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October 13, 1984, Section 1, Page 29Buy Reprints View on timesmachine TimesMachine is an exclusive benefit for home delivery and digital subscribers. About the Archive This is a digitized version of an article from The Times’s print archive, before the start of online publication in 1996. To preserve these articles as they originally appeared, The Times does not alter, edit or update them. Occasionally the digitization process introduces transcription errors or other problems. Please send reports of such problems to [email protected]
The leaves are beginning to turn in Central Park and the first chill forebodings of winter are in the air. But it is the season of rebirth for the 126-year-old park.
From the newly cut bluestone steps at the Girls' Gate entrance at East 102d Street to the elegant sandstone birds being replaced on the balustrades of Bethesda Terrace in from 72d Street, renovation is evident everywhere. Lawns are being resodded and reseeded. Arches and playgrounds are being rebuilt. Hundreds of flowering shrubs, trees and bushes are being planted as paths are redirected, underbrush is cleared and the original vistas are restored.
''It is an epoch of rebuilding similar to the original building of the park, which occurred between 1858 and 1873,'' said Elizabeth Barlow, the Central Park administrator. ''And it will be reconstructed with the same amount of labor and love.''
This is neither a haphazard nor a hasty renovation. To halt what Mrs. Barlow calls ''the spiraling decrepitude'' of the park, its overhaul, which is not expected to be completed until the mid-1990's, is being conducted according to a comprehensive management and restoration plan.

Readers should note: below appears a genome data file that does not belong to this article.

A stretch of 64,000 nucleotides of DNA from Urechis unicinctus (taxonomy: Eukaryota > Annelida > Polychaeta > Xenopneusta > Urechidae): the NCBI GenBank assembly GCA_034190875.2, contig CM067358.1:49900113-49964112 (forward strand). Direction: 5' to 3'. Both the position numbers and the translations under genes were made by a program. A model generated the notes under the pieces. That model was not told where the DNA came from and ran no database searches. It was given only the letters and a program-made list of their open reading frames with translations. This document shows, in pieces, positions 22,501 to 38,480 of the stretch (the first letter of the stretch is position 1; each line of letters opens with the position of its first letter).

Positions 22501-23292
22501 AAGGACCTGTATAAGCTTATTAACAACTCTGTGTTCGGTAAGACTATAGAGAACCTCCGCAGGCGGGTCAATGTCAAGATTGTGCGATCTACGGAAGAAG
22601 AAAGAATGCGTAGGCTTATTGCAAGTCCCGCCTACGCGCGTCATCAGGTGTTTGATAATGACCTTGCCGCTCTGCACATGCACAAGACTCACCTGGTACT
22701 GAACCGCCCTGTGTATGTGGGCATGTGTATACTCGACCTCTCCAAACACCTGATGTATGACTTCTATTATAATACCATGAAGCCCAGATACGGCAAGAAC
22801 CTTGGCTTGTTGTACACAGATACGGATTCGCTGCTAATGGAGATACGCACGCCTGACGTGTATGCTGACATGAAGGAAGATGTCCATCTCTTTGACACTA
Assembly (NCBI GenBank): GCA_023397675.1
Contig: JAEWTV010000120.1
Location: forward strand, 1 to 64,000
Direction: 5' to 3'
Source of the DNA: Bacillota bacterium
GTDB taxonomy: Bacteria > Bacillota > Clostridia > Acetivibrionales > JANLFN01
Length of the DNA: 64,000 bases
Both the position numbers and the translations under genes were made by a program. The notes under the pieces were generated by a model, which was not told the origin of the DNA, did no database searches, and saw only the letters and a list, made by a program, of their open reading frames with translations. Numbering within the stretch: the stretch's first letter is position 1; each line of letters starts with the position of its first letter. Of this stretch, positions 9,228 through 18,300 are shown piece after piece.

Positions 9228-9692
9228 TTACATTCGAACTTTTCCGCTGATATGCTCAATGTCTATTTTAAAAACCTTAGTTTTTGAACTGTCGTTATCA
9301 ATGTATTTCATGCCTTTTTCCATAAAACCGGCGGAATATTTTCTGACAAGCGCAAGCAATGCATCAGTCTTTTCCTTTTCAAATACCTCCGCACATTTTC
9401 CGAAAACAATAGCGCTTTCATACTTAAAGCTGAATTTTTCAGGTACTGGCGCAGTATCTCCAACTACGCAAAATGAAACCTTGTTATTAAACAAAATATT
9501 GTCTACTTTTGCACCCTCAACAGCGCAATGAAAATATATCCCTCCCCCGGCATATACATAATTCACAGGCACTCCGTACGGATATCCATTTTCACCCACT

The plan, essentially a profile of the park, details virtually every aspect of its 840 acres - the architecture, topography, wildlife, hydrology, monuments, benches, signs, fountains, playground equipment, pedestrian use and security needs.
Perhaps even more important for a Parks Department that has been criticized for spending too much on construction and not enough on maintenance, a management plan is being drawn up for each completed section of the park.
''We don't want this process just to stop, as it did after the Depression era,'' said Marianne Cramer, a landscape architect and planner. She was referring to the years when Robert Moses presided as Parks Commissioner over hundreds of laborers and gardeners who rebuilt the park under the Federal Works Progress Administration.
''We want to continue the process of maintenance, building it into the management plan,'' she said.
Funds for restoring the park are coming from the city's capital budget and the Central Park Conservancy, a private group that has raised more than $6 million to refurbish the park. This year alone, the city will spend $6.5 million on construction and the Conservancy $1.3 million.
The biggest project is the rebuilding of the Central Park Zoo, which was started two years ago at an estimated cost of $15 million. Park officials now say the new zoo will not open for at least three and a half years. The current price tag is about $28 million - $22 million from the city and $6 million from private sources.